KEPCO’s Ryohei integrates into the V-League

“Korean and Japanese leagues? No big difference”

Ryohei Iga, 29, the center libero (specialist defender) of the KEPCO defense, has been a steady defensive force this season, helping the team win games. It’s his first time playing overseas since leaving Japan, but he’s quickly settled into the V-League.

In the fourth round of the Dodram 2023-2024 V-League men’s match against Korean Air on April 1 at Gyeyang Gymnasium in Incheon, Ryohei played sets one through five to help his team win the match 3-2 (20-25 25-23 25-22 23-25 15-13).

Ryohei ranks third in the league this season with a 49.45% receiving efficiency and third overall in digs with an average of 2.75 digs per set. In this match, she had 21 digs, setting the stage for the team’s offense.

After the match, Ryohei said, “I played my first volleyball match on New Year’s Day. It’s a new experience, and it’s hard. However, it was my decision, so I have no regrets,” she said, adding, “I’m happy that the team won.”

Ryohei, who played for the Panasonic Panthers in Japan’s V-League until last season, took on the challenge of the V-League with the introduction of the Asia Quarter. Ryohei was selected by KEPCO, who had the second overall pick in the Asian Quarterly Tryout, to join the V-League.

“I don’t think there’s much difference,” Ryohei said of the Korean and Japanese leagues. There’s always pressure and stress no matter where you play,” he said, adding, “My first priority is to work as hard as I can in the areas I can.”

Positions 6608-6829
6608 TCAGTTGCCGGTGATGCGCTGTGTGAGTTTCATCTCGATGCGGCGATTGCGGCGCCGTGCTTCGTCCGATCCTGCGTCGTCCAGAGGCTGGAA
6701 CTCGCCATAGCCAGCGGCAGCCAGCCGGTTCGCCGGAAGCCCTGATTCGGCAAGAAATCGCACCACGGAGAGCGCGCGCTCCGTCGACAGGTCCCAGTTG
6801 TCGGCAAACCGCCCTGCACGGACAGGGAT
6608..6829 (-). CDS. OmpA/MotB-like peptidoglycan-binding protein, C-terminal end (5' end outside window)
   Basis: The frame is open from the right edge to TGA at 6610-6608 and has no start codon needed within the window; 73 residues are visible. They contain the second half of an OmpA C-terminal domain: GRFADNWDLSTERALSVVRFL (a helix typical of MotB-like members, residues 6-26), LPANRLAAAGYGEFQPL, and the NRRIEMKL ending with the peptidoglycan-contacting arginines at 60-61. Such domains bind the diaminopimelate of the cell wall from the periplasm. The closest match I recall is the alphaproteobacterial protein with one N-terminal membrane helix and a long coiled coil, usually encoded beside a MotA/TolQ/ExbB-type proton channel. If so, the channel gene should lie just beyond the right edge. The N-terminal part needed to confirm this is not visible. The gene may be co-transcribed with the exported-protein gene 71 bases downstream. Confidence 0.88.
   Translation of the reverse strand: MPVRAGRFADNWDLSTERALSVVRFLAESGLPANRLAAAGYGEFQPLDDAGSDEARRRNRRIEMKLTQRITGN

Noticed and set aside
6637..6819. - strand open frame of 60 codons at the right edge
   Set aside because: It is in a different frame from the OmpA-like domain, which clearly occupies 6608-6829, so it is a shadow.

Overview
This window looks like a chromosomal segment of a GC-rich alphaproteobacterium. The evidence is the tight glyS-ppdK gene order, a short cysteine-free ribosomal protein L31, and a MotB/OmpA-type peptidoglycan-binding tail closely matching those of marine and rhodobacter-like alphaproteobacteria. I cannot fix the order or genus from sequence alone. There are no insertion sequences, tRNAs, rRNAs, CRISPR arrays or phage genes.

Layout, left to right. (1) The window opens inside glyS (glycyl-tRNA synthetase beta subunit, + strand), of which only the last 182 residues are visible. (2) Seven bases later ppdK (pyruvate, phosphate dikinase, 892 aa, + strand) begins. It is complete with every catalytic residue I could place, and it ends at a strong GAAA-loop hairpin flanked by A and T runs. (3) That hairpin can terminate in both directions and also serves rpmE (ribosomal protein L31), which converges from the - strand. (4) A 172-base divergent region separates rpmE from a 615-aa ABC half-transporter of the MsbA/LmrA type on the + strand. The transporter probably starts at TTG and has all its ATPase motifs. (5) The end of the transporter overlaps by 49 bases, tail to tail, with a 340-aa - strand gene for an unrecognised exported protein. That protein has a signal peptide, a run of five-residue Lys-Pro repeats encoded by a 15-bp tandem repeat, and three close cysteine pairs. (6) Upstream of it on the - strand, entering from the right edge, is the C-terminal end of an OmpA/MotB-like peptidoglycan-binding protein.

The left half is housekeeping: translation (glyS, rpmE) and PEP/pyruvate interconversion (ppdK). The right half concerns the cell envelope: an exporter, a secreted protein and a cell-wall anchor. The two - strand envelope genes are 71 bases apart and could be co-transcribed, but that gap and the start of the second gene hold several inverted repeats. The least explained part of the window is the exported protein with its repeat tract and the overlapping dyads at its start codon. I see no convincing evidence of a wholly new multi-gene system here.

KEPCO faced a setback in the fourth set when head coach Kwon Young-min was sent off. Leading 17-16, Korean Air’s Han’s serve went out of bounds, but the referee ruled that KEPCO‘s Lim Sung-jin was touching out. KEPCO immediately requested a video review, but the results from the review center were unreadable.

Unable to accept the result, Kwon approached the referee and protested vociferously, slamming the table in the process. After receiving a set disqualification, Kwon left the court.

Reflecting on the umpire’s call, Ryohei said, “There were several shots, and I didn’t understand the call. I’m sure the other players weren’t happy with it either.” “The coach was upset, and I can understand that. It was a very important situation, coming back from a one-point deficit to tie the game.”

“I felt that the coach was protecting all the players. It’s natural for emotions to run high for players and coaching staff in tense situations.”

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